In 2016 Japanese scientists made a discovery that a species of bacteria was "eating" its way recycled plastic water bottles. Usually, bacteria spend its time absorbing dead organic matter, but Ideonella sakaiensis has a taste for a type of plastic called polyethylene terephthalate.
After analyzing the bacteria, scientists learned that it was producing two digestive enzymes called hydrolyzing PET or PETase.
The moment these enzymes get in contact with PET plastic, it breaks down the long molecular chains into shorter chains called terephthalic acid and ethylene glycol. These are then broken down even more to release energy for the growth of the bacteria.
Following the discovery of plastic-eating bacteria, many genetic scientists have experimented with Ideonella sakaiensis to improve its overall efficiency. One venture has been to genetically engineer bacteria that are more efficient at enzyme production, such as E.coli, and turn them into PETase factories.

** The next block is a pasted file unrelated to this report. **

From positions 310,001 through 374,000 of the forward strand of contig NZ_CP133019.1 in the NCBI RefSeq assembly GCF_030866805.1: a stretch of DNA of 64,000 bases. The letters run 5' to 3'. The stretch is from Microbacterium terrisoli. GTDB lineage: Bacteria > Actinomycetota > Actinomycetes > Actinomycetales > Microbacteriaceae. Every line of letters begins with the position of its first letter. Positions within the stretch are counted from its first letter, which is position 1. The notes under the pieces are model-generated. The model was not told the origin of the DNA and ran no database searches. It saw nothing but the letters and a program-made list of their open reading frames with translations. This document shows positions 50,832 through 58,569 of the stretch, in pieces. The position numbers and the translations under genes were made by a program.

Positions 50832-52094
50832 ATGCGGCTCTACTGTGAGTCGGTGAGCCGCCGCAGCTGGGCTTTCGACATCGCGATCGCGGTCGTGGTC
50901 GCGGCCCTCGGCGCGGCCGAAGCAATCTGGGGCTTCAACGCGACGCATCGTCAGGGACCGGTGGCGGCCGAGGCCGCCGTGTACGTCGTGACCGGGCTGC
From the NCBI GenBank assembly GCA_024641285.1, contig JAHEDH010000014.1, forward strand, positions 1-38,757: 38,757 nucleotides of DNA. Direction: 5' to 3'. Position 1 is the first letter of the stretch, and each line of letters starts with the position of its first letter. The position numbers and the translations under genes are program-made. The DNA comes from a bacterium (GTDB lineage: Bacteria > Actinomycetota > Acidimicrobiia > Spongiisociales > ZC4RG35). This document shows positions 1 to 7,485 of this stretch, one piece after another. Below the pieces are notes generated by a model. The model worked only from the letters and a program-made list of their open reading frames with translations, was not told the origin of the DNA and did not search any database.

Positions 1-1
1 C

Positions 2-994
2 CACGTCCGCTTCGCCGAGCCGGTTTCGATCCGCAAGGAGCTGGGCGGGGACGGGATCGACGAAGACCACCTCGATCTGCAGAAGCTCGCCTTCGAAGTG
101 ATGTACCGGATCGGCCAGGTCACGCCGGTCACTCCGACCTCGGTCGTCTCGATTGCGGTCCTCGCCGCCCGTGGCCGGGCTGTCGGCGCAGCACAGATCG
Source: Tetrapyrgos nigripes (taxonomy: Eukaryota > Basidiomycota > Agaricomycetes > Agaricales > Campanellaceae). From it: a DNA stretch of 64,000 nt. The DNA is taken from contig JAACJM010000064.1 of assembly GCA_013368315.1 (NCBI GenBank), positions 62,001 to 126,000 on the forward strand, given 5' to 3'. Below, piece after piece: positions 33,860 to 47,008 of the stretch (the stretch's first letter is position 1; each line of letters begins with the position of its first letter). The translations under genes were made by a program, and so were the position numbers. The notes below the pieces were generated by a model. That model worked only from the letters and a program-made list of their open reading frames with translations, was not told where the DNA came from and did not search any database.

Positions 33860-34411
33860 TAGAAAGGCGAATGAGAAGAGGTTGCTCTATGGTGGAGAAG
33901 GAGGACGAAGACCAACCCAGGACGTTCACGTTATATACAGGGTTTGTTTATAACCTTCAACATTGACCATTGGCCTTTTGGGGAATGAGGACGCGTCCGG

The discovery offers a small amount of hope in the fight against mounting plastic; however, scientists say we're still years away from widespread commercial use. PETase only decomposes PET plastic, and there are six other plastic types that we are still unable to degrade using enzymes.